Barna N. Upton

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Barna N. Upton

Birthplace: Charlemont, Franklin County, Massachusetts, United States
Death: October 15, 1847 (27)
Garita de Belen, Mexico City, Mexico (Died in Mexican War)
Place of Burial: Charlemont, Franklin County, Massachusetts, United States
Immediate Family:

Son of Nehemiah Newhall Upton and Phebe Upton
Brother of Emma Dwight Hendee

Occupation: Farmer-Clothier
Managed by: Private User
Last Updated:
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Immediate Family

About Barna N. Upton

Veteran of Mexican American War

Enlisted: Dec.14, 1845

Rank: Private

Cos.: E and C


Branch: Infantry

Wounded in action Sept.13, 1847 at Garita de Belen (Belen Gate) in Battle for Mexico City; died of wounds Oct.15, 1847.

Upton was born on July 26, 1820, the eldest son of Nehemiah Newhall Upton, a farmer and clothier of Charlemont, Massachusetts. He enlisted in the U.S. Army in 1845, fought in the Mexican War, and died in Mexico City on October 15, 1847 of wounds he received at a battle outside the city. Summary:Twenty-five ALS (three of which are manuscript copies) written by Barna N. Upton to his father Nehemiah, his brother Elias, his sister Susan, and other family members and friends, dating from July 7, 1842 to August 7, 1847. With the exception of his first letter, which was written to his family while he was working as a farmhand in Williamsburg, Massachusetts, Upton's letters document his experiences as a soldier in Company E of the 3rd Regiment U.S. Infantry before and during the Mexican War. The letters describe his enlistment in the army and camp life on Governors Island, New York, early in 1845; his voyage from New York to New Orleans that spring; camp life at Fort Jesup, Louisiana, Corpus Christi, Texas, Matamoros, Camargo, Veracruz, and Jalapa, Mexico; and battles in which he fought including Palo Alto, Resaca de la Palma, Monterey, and Cerro Gordo. His last letter was written from Puebla as he prepared to march to Mexico City. A letter of April 20, 1848, written by William W. Fogg of Upton's Company, informs Upton's father of his son's death in Mexico City on October 15, 1847. Accompanied by typed transcripts of the letters, by an eleven-page typescript by W. H. Goetzmann and Jerry E. Patterson dated June 17, 1959, written as an introduction to the Upton letters which they had edited for publication, and a letter with enclosures from Eleanor S. Upton to Zara Powers dated January 3, 1956, regarding Upton genealogies.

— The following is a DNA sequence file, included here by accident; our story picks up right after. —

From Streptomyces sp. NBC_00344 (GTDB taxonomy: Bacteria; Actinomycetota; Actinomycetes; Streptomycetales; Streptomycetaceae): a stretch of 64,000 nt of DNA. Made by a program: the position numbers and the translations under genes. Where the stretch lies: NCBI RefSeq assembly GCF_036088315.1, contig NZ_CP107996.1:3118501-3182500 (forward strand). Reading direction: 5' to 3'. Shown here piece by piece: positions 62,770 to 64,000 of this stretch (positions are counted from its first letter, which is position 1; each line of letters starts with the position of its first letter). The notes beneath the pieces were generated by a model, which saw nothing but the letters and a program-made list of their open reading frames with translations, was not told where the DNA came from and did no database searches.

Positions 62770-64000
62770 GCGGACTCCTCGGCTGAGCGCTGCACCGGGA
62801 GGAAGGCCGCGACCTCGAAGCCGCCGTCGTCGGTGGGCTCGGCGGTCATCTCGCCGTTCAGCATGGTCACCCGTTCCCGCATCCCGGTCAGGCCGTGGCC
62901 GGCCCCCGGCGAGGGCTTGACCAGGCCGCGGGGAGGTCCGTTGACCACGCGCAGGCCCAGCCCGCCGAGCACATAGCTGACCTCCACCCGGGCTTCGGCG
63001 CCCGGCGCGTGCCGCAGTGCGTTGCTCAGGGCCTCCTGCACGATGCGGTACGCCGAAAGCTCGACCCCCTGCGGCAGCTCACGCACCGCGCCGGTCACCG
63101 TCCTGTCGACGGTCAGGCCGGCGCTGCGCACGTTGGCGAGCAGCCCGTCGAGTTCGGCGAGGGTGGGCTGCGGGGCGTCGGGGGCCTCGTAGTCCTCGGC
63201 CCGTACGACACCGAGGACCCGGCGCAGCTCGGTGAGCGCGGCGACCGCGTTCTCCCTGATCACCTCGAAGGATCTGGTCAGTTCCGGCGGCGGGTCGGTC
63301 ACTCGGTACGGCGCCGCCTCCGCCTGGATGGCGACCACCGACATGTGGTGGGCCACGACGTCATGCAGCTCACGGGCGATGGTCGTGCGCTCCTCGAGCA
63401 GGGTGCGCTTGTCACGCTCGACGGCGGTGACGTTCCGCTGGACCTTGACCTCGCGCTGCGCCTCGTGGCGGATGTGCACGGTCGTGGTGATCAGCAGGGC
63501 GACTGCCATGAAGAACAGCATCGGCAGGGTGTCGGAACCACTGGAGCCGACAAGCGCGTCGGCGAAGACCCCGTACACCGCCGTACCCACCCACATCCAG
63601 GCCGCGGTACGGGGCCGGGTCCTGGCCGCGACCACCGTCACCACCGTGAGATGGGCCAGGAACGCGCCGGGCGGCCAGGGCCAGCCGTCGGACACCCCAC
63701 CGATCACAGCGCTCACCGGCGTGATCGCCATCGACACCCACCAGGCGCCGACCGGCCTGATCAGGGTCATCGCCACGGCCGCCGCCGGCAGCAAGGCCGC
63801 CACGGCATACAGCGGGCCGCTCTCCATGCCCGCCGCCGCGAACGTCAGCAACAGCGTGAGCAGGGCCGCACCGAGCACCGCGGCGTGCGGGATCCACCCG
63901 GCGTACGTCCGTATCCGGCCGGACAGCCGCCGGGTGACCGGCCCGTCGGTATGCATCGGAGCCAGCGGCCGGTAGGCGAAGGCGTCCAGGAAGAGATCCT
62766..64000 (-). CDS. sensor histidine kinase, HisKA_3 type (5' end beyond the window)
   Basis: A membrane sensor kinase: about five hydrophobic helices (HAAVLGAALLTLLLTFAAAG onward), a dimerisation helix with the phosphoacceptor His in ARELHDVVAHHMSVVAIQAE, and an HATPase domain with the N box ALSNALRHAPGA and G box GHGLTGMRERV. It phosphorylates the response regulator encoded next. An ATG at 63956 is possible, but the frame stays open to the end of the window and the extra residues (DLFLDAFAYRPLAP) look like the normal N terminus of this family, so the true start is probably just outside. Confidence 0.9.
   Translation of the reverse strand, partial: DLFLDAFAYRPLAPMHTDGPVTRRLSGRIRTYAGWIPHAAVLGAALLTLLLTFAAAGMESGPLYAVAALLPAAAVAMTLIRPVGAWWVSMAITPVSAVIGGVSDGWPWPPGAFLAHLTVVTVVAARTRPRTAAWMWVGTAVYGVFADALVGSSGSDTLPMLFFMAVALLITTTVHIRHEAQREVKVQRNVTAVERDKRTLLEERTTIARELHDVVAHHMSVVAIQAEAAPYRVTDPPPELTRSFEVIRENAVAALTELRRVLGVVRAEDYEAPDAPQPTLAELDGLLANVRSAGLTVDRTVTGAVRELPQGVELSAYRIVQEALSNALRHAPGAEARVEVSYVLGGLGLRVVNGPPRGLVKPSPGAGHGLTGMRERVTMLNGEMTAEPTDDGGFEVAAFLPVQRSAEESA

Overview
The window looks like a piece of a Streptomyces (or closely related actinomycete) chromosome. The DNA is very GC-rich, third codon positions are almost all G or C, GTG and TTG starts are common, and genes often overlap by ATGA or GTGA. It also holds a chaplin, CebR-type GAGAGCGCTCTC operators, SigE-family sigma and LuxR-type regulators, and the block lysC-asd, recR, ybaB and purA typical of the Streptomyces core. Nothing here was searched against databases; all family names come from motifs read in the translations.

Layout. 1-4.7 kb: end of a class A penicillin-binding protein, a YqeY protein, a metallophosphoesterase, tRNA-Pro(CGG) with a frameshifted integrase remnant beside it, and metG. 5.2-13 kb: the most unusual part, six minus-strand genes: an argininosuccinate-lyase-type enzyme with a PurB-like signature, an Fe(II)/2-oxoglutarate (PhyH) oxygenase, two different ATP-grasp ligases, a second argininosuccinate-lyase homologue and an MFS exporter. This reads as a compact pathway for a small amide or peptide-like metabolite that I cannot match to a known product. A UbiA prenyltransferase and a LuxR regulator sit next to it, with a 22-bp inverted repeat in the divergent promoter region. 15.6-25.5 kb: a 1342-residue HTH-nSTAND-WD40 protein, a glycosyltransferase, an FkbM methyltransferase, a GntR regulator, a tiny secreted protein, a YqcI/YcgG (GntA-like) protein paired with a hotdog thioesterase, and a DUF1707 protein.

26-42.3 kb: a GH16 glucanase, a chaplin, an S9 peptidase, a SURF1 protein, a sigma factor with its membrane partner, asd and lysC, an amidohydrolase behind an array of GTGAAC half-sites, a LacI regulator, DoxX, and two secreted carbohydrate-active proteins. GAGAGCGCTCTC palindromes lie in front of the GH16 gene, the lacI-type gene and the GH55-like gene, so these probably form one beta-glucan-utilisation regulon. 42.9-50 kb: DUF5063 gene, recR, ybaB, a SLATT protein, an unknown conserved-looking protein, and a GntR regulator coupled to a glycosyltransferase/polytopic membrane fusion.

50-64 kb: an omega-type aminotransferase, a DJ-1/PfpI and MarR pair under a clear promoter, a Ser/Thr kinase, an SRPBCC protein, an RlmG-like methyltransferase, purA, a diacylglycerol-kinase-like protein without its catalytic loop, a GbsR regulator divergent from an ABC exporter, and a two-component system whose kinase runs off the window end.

Format:Archives or Manuscripts Cite as:Barna N. Upton Mexican War Letters. Western Americana Collection, Beinecke Rare Book and Manuscript Library, Yale University.



Several sources quote pieces of Barnas's account of the Mexican War taken from letters he wrote to his family. I have been unable to find these letters in full content, and much of what is written is copyrighted, but I am taking the liberty to write down a paragraph or two that was quoted in a book.. His writings have been described as very vivid and descriptive and cover everything from camp life to the citizens of Mexico they encountered and their lifestyles, to the atrocities of war. D. Glenn